Cameron launches new government business plans

All Whitehall departments to publish their plans and timetables online to allow citizens to check progress on policies on a monthly basis
Sir Gus O'Donnell (left) stands with prime minister David Cameron and deputy PM Nick Clegg at the launch of the government's business plans. Phot: PA

The prime minister David Cameron launched a website today where government departments' set out their business plans and timetables for achieving them.

Surrounded by cabinet members and flanked by deputy PM Nick Clegg and cabinet secretary Sir Gus O'Donnell
, Cameron said they would "change the way that government works" by allowing people to check on the progress of policies on a month-by-month basis.

"Instead of bureaucratic accountability to the government machine, these business plans bring in a new system of democratic accountability – accountability to the people. So reform will be driven not by the short-term political calculations of the government, but by the consistent, long-term pressure of what people want and choose in their public services – and that is the horizon shift we need," he said.

"But more importantly the business plans will bring about a power shift by changing what government does. For a long time, government's default position has been to solve problems by hoarding more power to the centre – passing laws, creating regulations, setting up taskforces. The result is that Britain is now one of the most centralised countries in the developed world.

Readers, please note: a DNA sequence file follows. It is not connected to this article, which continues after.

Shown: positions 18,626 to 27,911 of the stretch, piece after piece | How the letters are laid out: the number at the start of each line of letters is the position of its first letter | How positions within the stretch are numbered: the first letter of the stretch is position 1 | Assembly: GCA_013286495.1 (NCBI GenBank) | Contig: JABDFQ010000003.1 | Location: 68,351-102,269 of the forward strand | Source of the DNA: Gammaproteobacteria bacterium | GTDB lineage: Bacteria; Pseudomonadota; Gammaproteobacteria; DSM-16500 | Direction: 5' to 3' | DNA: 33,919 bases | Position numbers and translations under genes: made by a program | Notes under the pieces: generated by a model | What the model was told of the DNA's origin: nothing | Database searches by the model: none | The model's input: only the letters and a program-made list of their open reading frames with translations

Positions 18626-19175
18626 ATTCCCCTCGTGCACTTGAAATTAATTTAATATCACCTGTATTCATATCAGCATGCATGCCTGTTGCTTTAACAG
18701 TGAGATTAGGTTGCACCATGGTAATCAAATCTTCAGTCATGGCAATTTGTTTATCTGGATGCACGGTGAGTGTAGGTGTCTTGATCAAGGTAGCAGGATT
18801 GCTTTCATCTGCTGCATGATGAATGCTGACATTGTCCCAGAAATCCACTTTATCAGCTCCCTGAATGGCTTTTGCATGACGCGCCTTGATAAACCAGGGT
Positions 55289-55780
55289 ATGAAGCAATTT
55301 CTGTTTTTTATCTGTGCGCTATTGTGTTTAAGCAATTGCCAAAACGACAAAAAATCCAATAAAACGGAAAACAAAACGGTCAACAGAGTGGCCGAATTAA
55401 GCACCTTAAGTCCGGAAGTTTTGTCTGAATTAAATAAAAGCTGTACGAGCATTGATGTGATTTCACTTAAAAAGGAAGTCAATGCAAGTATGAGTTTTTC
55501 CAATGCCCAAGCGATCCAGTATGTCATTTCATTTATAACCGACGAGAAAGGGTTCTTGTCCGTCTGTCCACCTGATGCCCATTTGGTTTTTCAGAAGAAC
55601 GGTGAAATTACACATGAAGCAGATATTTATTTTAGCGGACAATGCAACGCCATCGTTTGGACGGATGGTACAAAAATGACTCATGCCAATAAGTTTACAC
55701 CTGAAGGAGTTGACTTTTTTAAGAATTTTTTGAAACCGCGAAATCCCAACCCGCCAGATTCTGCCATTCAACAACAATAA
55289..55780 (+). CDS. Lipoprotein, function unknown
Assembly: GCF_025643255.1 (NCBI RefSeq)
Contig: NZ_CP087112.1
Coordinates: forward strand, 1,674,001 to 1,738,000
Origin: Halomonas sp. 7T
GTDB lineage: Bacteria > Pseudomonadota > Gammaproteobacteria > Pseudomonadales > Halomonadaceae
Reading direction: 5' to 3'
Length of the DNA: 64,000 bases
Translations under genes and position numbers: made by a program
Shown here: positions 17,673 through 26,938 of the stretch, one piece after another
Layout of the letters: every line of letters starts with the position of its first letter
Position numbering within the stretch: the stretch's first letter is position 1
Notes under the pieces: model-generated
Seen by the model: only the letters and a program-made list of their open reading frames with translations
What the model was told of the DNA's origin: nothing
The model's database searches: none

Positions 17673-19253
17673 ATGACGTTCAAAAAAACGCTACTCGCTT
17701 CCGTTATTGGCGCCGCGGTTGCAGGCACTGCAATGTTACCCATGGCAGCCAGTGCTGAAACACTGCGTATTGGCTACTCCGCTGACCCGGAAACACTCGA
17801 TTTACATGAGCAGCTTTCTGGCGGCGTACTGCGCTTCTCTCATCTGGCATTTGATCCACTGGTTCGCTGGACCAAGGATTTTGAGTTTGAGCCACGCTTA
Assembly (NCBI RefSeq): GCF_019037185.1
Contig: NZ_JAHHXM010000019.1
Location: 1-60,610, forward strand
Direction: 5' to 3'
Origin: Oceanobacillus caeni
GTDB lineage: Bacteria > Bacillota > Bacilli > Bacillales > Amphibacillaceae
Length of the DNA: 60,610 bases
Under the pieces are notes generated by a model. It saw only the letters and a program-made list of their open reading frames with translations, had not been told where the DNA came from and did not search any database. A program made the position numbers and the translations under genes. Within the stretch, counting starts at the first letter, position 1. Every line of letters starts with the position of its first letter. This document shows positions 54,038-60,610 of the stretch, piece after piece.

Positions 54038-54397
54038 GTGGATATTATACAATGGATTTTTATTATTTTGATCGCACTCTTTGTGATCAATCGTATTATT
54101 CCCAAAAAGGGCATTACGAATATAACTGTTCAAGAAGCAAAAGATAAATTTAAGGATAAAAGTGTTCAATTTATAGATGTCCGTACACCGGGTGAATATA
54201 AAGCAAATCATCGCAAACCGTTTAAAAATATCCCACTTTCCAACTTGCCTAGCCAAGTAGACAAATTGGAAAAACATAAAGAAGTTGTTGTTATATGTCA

"We will be the first government in a generation to leave office with much less power in Whitehall than we started with. We are going to take power from government and hand it to people, families and communities – and how we will do that is set out right here in these business plans."

He was quick to dismiss suggestions that Labour had a similar scheme, with its widespread use of published targets, saying the old "target culture" had encouraged short-term thinking.

But Labour's Douglas Alexander, shadow work and pensions secretary, said most people just wanted ministers to get on with the job. "We were able to build a lot of schools, build a lot of hospitals, cut waiting lists, cut levels of unemployment," he said.

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